WASHINGTON – Two Texas construction companies pleaded guilty to a longstanding plot to defraud the United States.
Michael Wibracht of San Antonio, Texas, the former owner of several construction companies, has pledged to defraud the United States to obtain valuable government contracts under programs administered and for by the US Small Business Administration (SBA) which neither he nor his co-conspiratorial firms were eligible for. A co-conspirator, Ruben Villarreal, also from San Antonio, pleaded guilty on November 20, 2020 of participating in the same conspiracy.
“This conspiracy has undermined the integrity of the federal procurement process for many years,” said Richard A. Powers, Assistant Attorney General, of the Justice Department’s Antitrust Division. “This behavior stole opportunities for honest businesses, especially those belonging to historically disadvantaged people and veterans with disabilities.”
According to court documents filed in the western district of Texas in San Antonio, Wibracht, Villareal, and other co-conspirators conspired to defraud the United States by disrupting the operation of the SBA and already fraudulently receiving money from United States agencies in the framework that program was installed by the conspirators Villareal, a disabled veteran, as the alleged owner of a general construction company run as a Disabled Veterans Small Business (SDVOSB). However, Wibracht and other co-conspirators exercised disqualifying financial and operational control over the construction company. The conspirators hid this control in order to obtain government contracts worth over $ 250 million that were “reserved” for SDVOSBs to aid their larger, unskilled businesses. The SBA administers the SDVOSB program, which aims to increase the number of government contracts awarded to small businesses owned and controlled by disabled veterans. To qualify as an SDVOSB, a company must, among other things, be owned and controlled by a disabled veteran.
“The conspiracy to fraudulently gain access to federal contracts intended for small businesses owned and operated by disadvantaged individuals or disabled veterans is unacceptable,” said Inspector General Hannibal “Mike” Ware. “The confessions of guilt send a strong message that those responsible will be held accountable. I would like to thank the Antitrust Department and our law enforcement partners for their support and dedication to seeking justice on this case. “
“These pleading agreements show the unique expertise of the CID special unit of the US Army, the Major Procurement Fraud Unit,” said the responsible special agent Ray A. Rayos of the Southwest Fraud Field Office of the Major Procurement Fraud Unit of the US Army Criminal Investigation Command . “Together with our partner agencies and the Justice Department Antitrust Division, those responsible for a complex and long-standing fraud program against the United States government have been brought to justice.”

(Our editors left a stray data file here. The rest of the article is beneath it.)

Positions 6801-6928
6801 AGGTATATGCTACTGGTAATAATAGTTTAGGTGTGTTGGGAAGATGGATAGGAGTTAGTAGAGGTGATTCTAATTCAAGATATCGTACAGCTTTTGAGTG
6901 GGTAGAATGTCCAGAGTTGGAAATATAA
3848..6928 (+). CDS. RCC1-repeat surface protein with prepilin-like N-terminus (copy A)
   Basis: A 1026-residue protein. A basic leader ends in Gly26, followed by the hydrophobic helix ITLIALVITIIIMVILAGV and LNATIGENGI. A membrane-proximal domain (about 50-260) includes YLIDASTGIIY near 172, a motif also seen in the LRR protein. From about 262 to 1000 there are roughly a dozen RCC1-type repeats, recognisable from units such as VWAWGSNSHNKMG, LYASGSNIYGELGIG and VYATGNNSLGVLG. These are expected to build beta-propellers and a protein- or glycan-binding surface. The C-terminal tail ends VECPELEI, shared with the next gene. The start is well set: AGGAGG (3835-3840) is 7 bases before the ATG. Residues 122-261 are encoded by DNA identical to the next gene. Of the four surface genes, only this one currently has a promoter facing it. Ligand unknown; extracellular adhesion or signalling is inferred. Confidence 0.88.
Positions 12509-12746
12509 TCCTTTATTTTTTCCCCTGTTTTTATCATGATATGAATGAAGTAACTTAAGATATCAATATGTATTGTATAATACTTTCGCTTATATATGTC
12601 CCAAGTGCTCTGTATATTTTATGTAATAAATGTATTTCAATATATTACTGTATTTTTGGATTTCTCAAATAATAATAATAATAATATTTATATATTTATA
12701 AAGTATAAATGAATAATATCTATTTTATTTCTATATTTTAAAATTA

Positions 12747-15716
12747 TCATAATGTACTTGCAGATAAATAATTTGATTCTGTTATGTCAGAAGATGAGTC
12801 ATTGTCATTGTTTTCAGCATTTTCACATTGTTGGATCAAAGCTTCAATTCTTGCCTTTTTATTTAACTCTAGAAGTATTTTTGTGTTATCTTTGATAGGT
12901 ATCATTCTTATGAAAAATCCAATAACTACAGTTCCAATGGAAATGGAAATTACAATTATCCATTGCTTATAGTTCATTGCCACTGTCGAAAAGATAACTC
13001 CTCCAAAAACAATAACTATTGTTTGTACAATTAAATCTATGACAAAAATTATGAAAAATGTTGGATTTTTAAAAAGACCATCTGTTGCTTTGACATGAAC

“The Inspector General’s General Services Administration Office is committed to working with its law enforcement partners and the Justice Department’s Antitrust Division to ensure that individuals and companies fraudulently contracting for legitimate small and disadvantaged businesses are fully investigated and prosecuted Law, ”said Inspector General Carol Ochoa of the General Services Administration.
“This result is testament to the commitment of the Defense Criminal Investigative Service (DCIS) and our law enforcement partners in maintaining the integrity of the DoD contract process,” said Gregory P. Shilling, assistant special adviser for the DCIS Southwest field office. “DCIS will use all available resources to investigate allegations of fraud and corruption and bring those to justice who seek to enrich themselves through the use of small business management programs designed to help disadvantaged groups.”
Wibracht pleaded guilty to conspiring to commit wire fraud and to defraud the United States. Villarreal pleaded guilty to conspiracy to defraud the United States and is due to be tried before Judge Xavier Rodriguez on June 23, 2021. Both men face a maximum sentence of five years in prison and a fine of $ 250,000. The maximum penalty for a person can be increased to double the profit from the crime or double the loss suffered by the victims of the crime if either of these amounts is greater than the maximum legal penalty. A federal district judge determines each sentence based on U.S. sentencing guidelines and other legal factors.
The Inspector General’s SBA Office, the Army Criminal Investigation Command’s Procurement Fraud Department, the Inspector General’s General Services Administration Office, the Inspector General’s Department of Veterans Affairs Office, and DCIS are investigating the case with assistance from the US Attorney’s Office for the West District of Texas and the Army Audit Agency.
The Justice Department’s Antitrust Division Washington Criminal II is pursuing the case. Special thanks go to U.S. Assistant Attorney William F. Lewis Jr. of the U.S. Attorney’s Office for the Western District of Texas.
Individuals with information related to this investigation are asked to call the Washington Criminal II Section of the Antitrust Division at 202-598-4000 or at https://www.justice.gov/atr/contact/newcase.html visit.
In November 2019, the Justice Department created the Procurement Collusion Strike Force, a joint law enforcement effort to combat antitrust crimes and related fraudulent activities that affect the procurement and funding of grants and programs at all levels of government – federal, state and local Level. Further information can be found at https://www.justice.gov/procurement-collusion-strike-force.